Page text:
5) Foil crown. On the front of the note, above the see-through window, is a silver foil patch containing an image of the coronation crown which appears 3D. When the note is tilted a multi-coloured rainbow effect can be seen.
10 GBP Foil crown

6) Copper foil patch. On the back of the note, there is a book-shaped copper foil patch which contains the letters JA. It is immediately behind the silver crown on the front.
10 GBP Copper foil patch

7) Check the polymer and the raised print. The note is printed on polymer which is a thin and flexible plastic material. By running your finger across the front of the note you can feel raised print in areas such as the words ‘Bank of England’ and in the bottom right corner, around the number 10.
10 GBP polymer and the raised
print

8) Check the print quality. The printed lines and colours on the note are sharp, clear and free from smudges or blurred edges.
10 GBP polymer and the raised
print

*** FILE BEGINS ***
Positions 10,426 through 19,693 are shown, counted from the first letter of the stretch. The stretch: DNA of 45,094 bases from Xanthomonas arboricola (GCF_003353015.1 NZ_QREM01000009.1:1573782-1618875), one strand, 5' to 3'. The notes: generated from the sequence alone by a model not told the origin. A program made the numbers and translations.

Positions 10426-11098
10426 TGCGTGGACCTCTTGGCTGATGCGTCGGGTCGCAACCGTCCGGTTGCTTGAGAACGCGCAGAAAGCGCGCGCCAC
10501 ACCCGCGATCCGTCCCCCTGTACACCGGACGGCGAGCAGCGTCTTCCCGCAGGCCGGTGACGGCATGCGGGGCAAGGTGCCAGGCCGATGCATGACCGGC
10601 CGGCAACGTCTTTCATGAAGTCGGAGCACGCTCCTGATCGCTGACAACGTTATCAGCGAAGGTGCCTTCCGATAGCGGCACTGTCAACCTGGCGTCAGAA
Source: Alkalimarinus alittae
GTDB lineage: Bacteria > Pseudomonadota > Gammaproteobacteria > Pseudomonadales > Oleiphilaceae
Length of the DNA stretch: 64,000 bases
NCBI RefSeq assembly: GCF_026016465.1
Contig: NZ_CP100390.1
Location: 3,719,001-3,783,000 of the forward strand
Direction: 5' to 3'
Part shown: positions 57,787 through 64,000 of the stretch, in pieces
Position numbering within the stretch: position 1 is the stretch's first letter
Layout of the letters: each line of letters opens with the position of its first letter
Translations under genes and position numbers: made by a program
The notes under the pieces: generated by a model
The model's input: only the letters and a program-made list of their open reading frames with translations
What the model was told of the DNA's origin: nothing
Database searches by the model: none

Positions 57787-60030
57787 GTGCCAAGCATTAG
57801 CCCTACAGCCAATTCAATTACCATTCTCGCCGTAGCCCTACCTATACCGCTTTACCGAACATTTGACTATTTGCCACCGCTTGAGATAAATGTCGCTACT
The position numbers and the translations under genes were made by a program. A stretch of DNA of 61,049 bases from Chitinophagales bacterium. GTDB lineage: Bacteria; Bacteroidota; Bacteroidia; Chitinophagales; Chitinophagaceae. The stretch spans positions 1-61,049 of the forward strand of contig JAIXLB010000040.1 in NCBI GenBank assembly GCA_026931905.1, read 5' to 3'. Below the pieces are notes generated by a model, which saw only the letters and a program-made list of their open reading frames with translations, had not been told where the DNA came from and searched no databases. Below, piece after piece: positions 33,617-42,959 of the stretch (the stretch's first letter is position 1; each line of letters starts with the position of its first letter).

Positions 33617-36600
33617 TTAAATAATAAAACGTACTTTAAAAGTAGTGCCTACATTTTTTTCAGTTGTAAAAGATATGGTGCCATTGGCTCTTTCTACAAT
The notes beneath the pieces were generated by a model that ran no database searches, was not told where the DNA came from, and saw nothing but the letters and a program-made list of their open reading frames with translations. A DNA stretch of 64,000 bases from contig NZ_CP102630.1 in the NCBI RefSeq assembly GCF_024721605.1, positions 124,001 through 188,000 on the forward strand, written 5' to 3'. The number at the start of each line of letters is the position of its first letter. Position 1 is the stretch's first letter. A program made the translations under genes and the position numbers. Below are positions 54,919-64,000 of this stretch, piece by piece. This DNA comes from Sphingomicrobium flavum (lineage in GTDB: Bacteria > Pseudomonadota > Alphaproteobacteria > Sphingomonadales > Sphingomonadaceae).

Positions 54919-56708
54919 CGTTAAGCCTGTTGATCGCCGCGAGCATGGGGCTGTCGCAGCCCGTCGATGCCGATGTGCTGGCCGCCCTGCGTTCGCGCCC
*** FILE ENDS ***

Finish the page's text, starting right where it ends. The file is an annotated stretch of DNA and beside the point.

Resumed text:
9) Check the microlettering. Using a magnifying glass, look closely at the lettering beneath the Queen’s portrait – you will see the value of the note written in small letters and numbers.
10 GBP microlettering

10) Check the ultra-violet feature. If you look at the front of the note under a good quality ultra-violet light, the number 10 appears in bright red and green whilst the background remains dull in contrast.
10 GBP ultra-violet feature

£5 GB pound banknote security features. Recognize your 5 GB pound banknote is not fake, spot a fake banknote

The new fiver is printed on polymer - a thin and flexible plastic material. It’s around 15% smaller than the paper £5 note. The polymer £5 note, with the portrait of Sir Winston Churchill on the back, is the lowest denomination in value and smallest in size (approx. 125mm x 65mm).

Polymer £5 note was issued on 13 September 2016. Paper £5 notes valid until 5 May 2017.

5 GB pound banknote. Front.
5 GBP security features - Front

5 GB pound banknote. Back.
5 GBP security features - Back

Denomination numeral.
There is a large number 5 and £ symbol in the top left corner on the front of the note to help you easily see its value. There is also a slightly smaller number 5 in the top right corner.

Unique numbering.
A unique number is printed horizontally and vertically on the back of the polymer £5 note. The horizontal number is in the bottom right corner and consists of multi-coloured letters and numbers, increasing in height from left to right. The vertical number runs down the left side and has letters and numbers that are the same height and colour.

Copyright symbols.